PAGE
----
Jos Buttler looks set to return to England's Test side as a specialist batsman. Buttler, who was dropped as wicketkeeper a year ago, has only played one first-class game since but such is the England management's belief in his ability - and, just as importantly, the modest form of the alternative options - that he looks certain to be recalled for the third Test against India in Mohali.
The man to make way will be Ben Duckett. While the England coach, Trevor Bayliss, remains a believer in Duckett's natural talent, his struggles against spin appear to have convinced the team management that to subject him to further exposure could damage his long-term development. He has scored 18 runs in the three innings he has played in the series against India and seen a technical weakness against quality offspin from R Ashwin exposed in merciless fashion.
There are only two spare batsmen in the squad: Gary Ballance, who was dropped after the Bangladesh portion of the tour, and Buttler.
For all Buttler's ability, he has an oddly modest record in red-ball cricket. He only once reached 30 in his last 12 Test innings (his highest score in that period was 42) and he has a first-class average of 32.07; notably lower than Chris Woakes'.
But the team management have long believed that his problem was temperamental rather than technical. They hope that he will take the confidence he shows in limited-overs cricket into the longest format and will encourage him to play in that same positive manner.
"The one thing with Jos," Bayliss said, "is that if he plays the same way as he does in one-day cricket, I think that's the way ahead for him; red ball or white ball. I think he's starting to get his head around that fact.
"He's in the top echelon of destructive batters when it comes to white-ball cricket, and there's no reason - if he can get his head around playing against a red ball - that he can't do the same and put the pressure back on the opposition."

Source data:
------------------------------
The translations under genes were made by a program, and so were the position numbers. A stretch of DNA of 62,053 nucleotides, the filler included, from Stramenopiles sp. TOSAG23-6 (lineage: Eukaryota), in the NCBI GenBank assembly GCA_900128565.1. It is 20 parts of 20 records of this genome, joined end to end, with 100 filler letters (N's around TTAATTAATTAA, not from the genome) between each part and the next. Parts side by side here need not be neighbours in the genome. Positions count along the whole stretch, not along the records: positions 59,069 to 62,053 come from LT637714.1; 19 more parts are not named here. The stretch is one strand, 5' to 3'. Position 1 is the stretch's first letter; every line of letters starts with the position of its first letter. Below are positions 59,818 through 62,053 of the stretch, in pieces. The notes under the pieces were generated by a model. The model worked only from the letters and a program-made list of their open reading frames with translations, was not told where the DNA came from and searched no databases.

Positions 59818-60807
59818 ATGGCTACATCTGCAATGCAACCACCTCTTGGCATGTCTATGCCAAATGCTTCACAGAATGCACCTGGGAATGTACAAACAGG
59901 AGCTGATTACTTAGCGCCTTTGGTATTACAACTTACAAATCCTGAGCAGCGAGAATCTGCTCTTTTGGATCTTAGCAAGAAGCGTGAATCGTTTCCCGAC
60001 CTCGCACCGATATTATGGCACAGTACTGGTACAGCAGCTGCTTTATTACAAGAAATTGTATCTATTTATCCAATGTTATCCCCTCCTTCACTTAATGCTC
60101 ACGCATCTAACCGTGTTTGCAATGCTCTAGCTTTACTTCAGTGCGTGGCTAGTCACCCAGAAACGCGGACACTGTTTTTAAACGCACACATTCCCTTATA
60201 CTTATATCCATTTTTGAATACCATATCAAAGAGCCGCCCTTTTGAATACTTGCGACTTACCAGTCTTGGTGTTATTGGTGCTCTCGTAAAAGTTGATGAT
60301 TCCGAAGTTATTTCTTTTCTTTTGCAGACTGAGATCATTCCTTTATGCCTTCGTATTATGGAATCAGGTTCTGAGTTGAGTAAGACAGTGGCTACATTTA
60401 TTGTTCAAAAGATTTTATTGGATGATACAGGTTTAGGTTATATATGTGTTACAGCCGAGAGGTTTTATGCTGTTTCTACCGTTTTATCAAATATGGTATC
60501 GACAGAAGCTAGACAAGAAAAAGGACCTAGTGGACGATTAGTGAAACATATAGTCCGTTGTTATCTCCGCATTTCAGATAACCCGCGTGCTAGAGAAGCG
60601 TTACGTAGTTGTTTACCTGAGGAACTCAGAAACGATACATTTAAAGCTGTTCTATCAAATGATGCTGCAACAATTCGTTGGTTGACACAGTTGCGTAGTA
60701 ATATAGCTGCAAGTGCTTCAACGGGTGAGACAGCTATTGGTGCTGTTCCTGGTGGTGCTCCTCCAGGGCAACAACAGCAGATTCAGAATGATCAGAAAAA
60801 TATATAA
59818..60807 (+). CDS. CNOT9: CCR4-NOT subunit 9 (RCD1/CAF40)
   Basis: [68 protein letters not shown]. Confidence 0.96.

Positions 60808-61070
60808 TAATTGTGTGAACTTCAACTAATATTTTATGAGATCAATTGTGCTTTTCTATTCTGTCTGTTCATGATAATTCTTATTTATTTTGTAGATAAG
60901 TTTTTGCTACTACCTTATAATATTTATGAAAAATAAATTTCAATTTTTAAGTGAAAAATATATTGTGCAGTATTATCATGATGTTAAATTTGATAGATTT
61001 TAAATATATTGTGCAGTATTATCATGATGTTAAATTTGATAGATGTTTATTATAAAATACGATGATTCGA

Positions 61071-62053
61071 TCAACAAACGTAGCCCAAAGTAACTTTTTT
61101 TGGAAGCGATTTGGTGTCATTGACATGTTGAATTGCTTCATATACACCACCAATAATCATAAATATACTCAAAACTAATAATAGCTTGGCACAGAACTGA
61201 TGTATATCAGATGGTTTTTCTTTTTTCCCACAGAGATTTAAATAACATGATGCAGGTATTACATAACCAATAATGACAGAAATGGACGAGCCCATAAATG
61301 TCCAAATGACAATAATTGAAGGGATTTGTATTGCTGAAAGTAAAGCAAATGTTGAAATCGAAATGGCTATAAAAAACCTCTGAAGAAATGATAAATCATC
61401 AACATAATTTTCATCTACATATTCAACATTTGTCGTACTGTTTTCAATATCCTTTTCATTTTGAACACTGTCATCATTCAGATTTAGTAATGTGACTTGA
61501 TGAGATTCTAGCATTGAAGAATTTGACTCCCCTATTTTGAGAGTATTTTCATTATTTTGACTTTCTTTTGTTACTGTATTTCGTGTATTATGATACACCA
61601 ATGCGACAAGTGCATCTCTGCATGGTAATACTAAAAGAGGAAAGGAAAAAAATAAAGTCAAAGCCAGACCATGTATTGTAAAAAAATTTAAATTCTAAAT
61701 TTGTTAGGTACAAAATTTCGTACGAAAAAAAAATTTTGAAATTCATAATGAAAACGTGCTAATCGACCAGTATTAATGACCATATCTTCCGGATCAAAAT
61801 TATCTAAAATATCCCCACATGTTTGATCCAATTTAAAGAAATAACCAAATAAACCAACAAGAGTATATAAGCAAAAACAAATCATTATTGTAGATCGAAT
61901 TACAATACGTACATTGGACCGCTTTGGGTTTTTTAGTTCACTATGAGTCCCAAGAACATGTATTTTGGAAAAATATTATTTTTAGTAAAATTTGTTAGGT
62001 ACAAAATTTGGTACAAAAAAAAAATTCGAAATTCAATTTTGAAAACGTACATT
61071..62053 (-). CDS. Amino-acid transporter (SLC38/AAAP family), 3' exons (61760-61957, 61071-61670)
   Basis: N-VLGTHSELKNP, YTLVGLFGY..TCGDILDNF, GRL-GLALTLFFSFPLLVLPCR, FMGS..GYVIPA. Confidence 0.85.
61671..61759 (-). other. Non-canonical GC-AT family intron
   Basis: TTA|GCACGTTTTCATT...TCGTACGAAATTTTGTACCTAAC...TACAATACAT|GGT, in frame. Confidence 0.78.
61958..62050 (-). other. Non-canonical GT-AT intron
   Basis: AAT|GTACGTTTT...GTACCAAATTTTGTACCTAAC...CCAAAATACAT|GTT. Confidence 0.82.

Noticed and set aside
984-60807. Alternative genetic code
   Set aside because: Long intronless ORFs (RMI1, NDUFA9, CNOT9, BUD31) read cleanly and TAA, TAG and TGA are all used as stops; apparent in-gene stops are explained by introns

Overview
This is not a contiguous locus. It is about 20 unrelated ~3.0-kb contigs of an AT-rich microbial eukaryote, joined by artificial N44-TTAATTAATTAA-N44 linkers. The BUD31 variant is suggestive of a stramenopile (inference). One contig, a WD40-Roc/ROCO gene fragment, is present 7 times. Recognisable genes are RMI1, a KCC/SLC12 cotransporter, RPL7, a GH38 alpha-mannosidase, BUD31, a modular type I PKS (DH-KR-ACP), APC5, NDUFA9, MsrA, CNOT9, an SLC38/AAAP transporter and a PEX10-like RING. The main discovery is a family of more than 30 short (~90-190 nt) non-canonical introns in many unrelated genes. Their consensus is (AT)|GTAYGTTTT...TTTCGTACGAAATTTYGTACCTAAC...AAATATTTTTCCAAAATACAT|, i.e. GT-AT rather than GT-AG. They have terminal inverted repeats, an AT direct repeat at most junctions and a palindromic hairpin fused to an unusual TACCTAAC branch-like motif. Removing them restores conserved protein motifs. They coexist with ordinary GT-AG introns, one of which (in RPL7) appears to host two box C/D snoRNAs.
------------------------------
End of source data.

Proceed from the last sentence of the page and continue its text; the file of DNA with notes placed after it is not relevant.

Buttler's lack of match practice is far from ideal. He played in one red-ball warm-up match in Bangladesh a month ago (he scored 4 in his only innings and was dropped once as well), but it remains an irony that a nation that plays as much and appears to plan ahead as England should find itself in such a position.
This predicament was created by an odd combination of events, though. First Buttler was encouraged to play in the IPL and then, just as he would have embarked upon a spell of County Championship cricket with Lancashire, he sustained a thumb injury in a T20 match against Worcestershire. But Bayliss hopes that his form in the nets can be transferred to a Test.
"He's certainly hitting the ball very well in the nets," Bayliss said. "Yes, we would have liked him to have a hit-out at some stage, but it is what it is these days. We've no time to fit one in. If he does come in I think he'll give it his best shot."
While Duckett looks certain to be dropped, Bayliss remains an admirer of his ability and his work-ethic and maintained that, aged 22, he has time to come again.
"I think he's got a special talent," Bayliss said. "Whether he plays the next match or not, I think he'll play a lot more for England. Every level you get to, you go up. It gets harder and harder, and the step is bigger. Ben's working harder than anyone in the nets to try to fix things up, getting himself into a position that he is confident enough to score runs."